China would also be able to call on intelligence and civilian assets in the event of a conflict with the US over Taiwan. In February, the US Cybersecurity and Infrastructure Security Agency (CISA) said that Chinese state-affiliated cyberthreat actors dubbed Volt Typhoon had gained access to US critical infrastructure and compromised it with malware. Then, in March, the CISA warned the heads of US critical infrastructure entities that Volt Typhoon had compromised sewage, water, energy, telecommunications and transport systems, which would be disrupted or destroyed in the event of a Chinese invasion of Taiwan, to delay a conventional US military response in-theatre from bases in places like Guam or from the US mainland itself.

China has also augmented its ability to invade Taiwan with the creation of nominally civilian forces that could augment its military capabilities in the event it needs to rapidly invade the island. China has long militarised law enforcement agencies like its coastguard, whose ships like the coastguard vessel 3901 outweigh some US naval ships in the Asia-Pacific region, displacing 12,000 imperial tons. Built in 2016, the 3901 was armed with two auxiliary guns, two anti-aircraft machine guns and 76 millimetre rapid fire guns capable of firing shells. In April Japan’s coastguard flagged a flotilla of Chinese coastguard vessels operating in Japanese waters armed with machine guns and an unspecified “autocannon”.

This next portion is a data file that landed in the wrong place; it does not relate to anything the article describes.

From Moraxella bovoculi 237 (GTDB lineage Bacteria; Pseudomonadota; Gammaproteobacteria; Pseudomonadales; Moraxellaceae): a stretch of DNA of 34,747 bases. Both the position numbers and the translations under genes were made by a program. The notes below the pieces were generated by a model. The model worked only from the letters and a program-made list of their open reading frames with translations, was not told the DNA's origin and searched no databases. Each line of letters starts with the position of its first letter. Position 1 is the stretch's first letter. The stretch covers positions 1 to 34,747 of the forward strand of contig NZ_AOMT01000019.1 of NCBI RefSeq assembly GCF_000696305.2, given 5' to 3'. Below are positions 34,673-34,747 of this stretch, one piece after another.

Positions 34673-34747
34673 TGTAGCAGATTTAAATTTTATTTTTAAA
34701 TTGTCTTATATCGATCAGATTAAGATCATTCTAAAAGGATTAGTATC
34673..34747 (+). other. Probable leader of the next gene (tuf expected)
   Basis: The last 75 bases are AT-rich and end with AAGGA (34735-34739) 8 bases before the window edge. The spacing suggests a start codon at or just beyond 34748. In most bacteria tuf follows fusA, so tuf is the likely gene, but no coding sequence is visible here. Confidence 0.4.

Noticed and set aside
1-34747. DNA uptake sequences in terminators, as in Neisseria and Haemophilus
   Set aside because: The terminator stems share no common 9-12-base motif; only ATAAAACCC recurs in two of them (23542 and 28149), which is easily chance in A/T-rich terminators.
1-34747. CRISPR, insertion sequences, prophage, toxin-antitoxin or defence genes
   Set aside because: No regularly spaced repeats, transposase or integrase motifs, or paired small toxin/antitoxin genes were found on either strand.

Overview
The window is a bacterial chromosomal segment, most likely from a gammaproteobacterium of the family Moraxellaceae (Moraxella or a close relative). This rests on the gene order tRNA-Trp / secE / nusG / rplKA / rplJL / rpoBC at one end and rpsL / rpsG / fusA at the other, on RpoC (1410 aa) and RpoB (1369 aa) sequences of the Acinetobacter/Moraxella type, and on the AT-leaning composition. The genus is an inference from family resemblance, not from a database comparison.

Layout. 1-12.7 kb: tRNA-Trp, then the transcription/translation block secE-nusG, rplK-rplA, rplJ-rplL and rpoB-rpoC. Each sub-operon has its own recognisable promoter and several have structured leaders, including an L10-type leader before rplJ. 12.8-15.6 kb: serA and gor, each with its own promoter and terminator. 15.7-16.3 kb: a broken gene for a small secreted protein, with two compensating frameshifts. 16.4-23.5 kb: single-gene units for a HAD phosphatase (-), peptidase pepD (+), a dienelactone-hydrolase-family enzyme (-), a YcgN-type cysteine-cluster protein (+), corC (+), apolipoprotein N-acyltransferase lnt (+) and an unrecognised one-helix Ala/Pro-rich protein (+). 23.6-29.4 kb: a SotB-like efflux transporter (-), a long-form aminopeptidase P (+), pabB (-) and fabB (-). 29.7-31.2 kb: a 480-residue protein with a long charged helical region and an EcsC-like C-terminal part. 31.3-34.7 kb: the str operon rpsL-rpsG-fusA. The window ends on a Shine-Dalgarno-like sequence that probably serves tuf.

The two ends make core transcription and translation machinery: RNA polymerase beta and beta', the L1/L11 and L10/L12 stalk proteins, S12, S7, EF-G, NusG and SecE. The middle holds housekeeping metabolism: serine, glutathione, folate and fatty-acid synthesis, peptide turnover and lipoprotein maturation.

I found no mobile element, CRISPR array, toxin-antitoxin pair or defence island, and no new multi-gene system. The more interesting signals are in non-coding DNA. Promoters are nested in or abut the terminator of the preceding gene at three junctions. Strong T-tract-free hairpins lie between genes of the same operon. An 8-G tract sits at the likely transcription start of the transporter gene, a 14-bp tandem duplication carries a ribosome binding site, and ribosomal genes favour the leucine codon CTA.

The US-based Center for Strategic and International Studies has speculated China will use militarised law enforcement vessels like its coastguard fleet to blockade Taiwan one day, in an attempt to subdue the island, while claiming to stop short of starting a military conflict.

China has also created a large civilian fleet of roll-on/roll-off (RO/RO) ferries capable of transporting significant amounts of both vehicles and people within warzones. The PLAN currently lacks a significant fleet of amphibious assault vessels, being known to possess just eight Type 071 amphibious transport dock ships; six Zubr-Class amphibious assault hovercraft; three Type 075 landing helicopter dock ships; 15 Yuyi-Class hovercraft vessels; and about 50 small landing ships. 

China’s creation of a large civilian RO/RO would allow the PLAN to offset this if it were able to capture Taiwanese port facilities during an invasion. The PLAN has demonstrated the use of civilian ferries like the 15,560-ton RO-RO ferry Bang Chui Dao using modified ramps during military exercises, including one in 2019.

​Zubr (Project 1232)

Yuzhao Class (Type 071)

Type 726

​Neil Thompson


​Neil Thompson

Neil Thompson works freelance for Shephard and other defence publishers, but is currently employed as …